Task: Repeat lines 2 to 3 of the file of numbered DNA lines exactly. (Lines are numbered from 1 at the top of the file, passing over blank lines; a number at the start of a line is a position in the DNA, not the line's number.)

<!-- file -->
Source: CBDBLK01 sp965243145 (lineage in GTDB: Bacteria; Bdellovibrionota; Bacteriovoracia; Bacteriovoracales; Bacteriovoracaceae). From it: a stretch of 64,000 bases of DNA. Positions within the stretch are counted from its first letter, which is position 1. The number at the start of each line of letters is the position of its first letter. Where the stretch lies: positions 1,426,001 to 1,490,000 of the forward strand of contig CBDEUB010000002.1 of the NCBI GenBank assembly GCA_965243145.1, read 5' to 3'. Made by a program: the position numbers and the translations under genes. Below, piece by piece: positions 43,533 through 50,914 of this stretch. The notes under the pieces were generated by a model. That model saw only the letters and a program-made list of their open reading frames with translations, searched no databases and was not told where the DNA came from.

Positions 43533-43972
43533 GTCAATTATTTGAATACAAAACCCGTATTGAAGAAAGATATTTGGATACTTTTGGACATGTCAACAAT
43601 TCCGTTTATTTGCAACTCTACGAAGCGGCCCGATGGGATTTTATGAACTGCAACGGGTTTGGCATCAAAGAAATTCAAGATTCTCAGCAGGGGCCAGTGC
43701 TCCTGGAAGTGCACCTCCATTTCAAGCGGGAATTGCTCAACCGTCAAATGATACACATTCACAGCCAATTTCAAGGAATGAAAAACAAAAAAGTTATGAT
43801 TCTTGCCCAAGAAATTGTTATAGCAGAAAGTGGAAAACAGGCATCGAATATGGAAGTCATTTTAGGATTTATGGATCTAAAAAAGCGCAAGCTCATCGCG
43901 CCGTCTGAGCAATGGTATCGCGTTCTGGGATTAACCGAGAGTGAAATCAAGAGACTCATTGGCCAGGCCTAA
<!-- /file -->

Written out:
Positions 43533-43972
43533 GTCAATTATTTGAATACAAAACCCGTATTGAAGAAAGATATTTGGATACTTTTGGACATGTCAACAAT